The professional world’s relationship with “Data” is generally based on a love-hate dynamic, and incomprehension in the majority of cases. We’re in the midst of a professional era where technology and Data reign supreme. No one doubts that the optimal structuring, harmonization and analysis of data are key factors in the success and survival of businesses in today’s world. This is even more true in highly regulated fields such as financial services, where the lack of effective monitoring of activities can prove fatal to the reputation and business model of these institutions.
And despite this paramount importance, data management in most cases generates frustration and anger among management teams and staff. Indeed, very few companies manage to set up an optimal IT structure and unite their teams around a culture focused on the benefits of understanding and using the data in their possession.
Such is the inevitability surrounding the implementation of new software, business processes and systems that it has given rise to a new managerial concept: “Post-implementation crisis management”. Teams work on the assumption that most projects are doomed to failure, and that the hassle and cacophony generated will have to be repaired by setting up a new team of specialists.
I believe that almost all projects fail for one simple reason: the biased perception of management and decision-makers who believe that this field is the exclusive domain of IT and technological skills. Based on this belief, most major projects are entrusted to the IT, Development and Data Scientists teams, ignoring the most important aspect: the involvement of Business teams in managing these programs.
For my part, I’m firmly convinced that setting up multi-disciplinary teams combining operational, IT and technology teams is the key to success for maximum return on investment from data analysis and utilization.
The Cross Industry Standard Process for Data Mining (CRISP-DM), the most widely used process model in data mining, makes it abundantly clear: data is there to help understand and analyze the business. Understanding the concrete questions to which we are looking for answers is the foundation of any analytical process, and all projects must start with the same question: “What is my business problem? How can the data I have at my disposal help me see things more clearly?
Whether it’s analyzing customer transactions, satisfying KYC/AML regulations, managing regulatory obligations or gaining an in-depth understanding of customer needs in order to adapt their business strategy, financial institutions need to implement an inclusive, cross-functional approach to their staff, enabling them to contribute their expertise and work hand-in-hand with technology teams on the technical aspects of the data analysis models they need. This is what I call the implementation of a Data-centric organization, where the added value of data is recognized by all, and the entire staff is continuously mobilized to get the best out of their data.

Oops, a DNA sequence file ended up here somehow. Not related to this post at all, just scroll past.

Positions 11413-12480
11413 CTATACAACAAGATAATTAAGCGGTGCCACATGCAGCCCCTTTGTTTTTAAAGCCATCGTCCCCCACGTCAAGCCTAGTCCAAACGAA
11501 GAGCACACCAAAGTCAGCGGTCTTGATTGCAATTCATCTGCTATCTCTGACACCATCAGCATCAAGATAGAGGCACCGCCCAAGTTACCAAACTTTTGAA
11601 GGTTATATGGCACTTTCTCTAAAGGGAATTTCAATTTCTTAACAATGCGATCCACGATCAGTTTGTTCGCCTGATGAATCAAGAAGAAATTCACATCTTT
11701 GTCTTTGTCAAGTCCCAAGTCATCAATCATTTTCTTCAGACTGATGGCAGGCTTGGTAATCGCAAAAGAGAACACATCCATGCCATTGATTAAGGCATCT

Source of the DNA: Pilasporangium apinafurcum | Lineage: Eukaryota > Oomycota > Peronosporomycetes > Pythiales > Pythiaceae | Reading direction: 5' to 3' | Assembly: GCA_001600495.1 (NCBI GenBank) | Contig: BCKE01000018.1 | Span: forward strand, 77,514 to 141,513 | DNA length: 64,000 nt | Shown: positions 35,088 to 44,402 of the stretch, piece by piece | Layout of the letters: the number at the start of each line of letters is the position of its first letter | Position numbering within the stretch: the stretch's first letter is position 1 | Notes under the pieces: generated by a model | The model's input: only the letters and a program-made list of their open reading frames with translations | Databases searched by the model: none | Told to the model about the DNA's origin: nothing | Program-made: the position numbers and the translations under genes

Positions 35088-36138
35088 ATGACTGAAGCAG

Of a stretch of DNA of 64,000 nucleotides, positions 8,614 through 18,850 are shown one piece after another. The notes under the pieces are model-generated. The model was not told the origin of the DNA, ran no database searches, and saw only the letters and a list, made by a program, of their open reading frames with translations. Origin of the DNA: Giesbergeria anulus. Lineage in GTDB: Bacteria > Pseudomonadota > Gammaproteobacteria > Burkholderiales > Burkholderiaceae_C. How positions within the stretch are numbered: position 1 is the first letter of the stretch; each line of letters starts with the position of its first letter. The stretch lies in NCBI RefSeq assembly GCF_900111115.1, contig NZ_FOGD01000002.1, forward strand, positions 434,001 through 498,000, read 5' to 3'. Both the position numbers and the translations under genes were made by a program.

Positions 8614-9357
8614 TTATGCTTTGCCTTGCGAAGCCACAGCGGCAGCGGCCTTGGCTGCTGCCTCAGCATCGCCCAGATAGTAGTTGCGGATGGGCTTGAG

Following on from CRISP-DM, I believe that the path to becoming an organization with a true “Data” culture must follow a cultural transformation based on three axes: Strategy, Expert Teams and Technology.
Each project starts with your needs and objectives: “I want to analyze my customers’ transactions and identify potentially fraudulent operations” “I want to structure my customers’ data for my KYC reporting” “Which customer segments are most profitable for my business? Which customer segments are most profitable for my business?” In the second stage, the Business teams will look at the data they have and see how it can be analyzed. This step provides clear information on how you’re going to take advantage of them, and explains to Data Scientists and IT how they’re going to model the process.
2. Teams of experts
The second step is to define the appropriate actions to launch the active collaboration phase. This can only be done by preventing what I call “data communitarianism”, where technology and non-technology teams fail to communicate seamlessly and optimally. This issue must be recognized by management and dealt with appropriately. One of the solutions for defining total collaboration around data is to create cross-functional teams comprising Data Scientists, IT, Sales, Product Management and Operational teams for a global view of the organization. This new organizational structure will enable total emulation between teams during the process of understanding and preparing data.
This last step is also critical to the process. Data Scientists and Analysts who are modeling need to share their progress interactively with business teams to make sure they’re on the right track, and adjust when necessary. The Modeling and Evaluation stages are anything but a rigid straight line. Numerous adjustments are required to achieve the most optimal and satisfactory model for successful deployment.
Data analysis and understanding represents a unique opportunity for banks, asset managers or insurers to meet their obligations, adapt their strategy and ensure their long-term survival. When business specialists, operational and technology teams work together, these projects generate descriptive and predictive analyses that are understandable, powerful and satisfying for everyone.
Dear users, on 15/06/2022 Internet Explorer will be retiring. To avoid any malfunctioning, we invite you to install another browser, such as Google Chrome, by clicking here, or the one of your choice.
Please check this before contacting us in the event of a problem.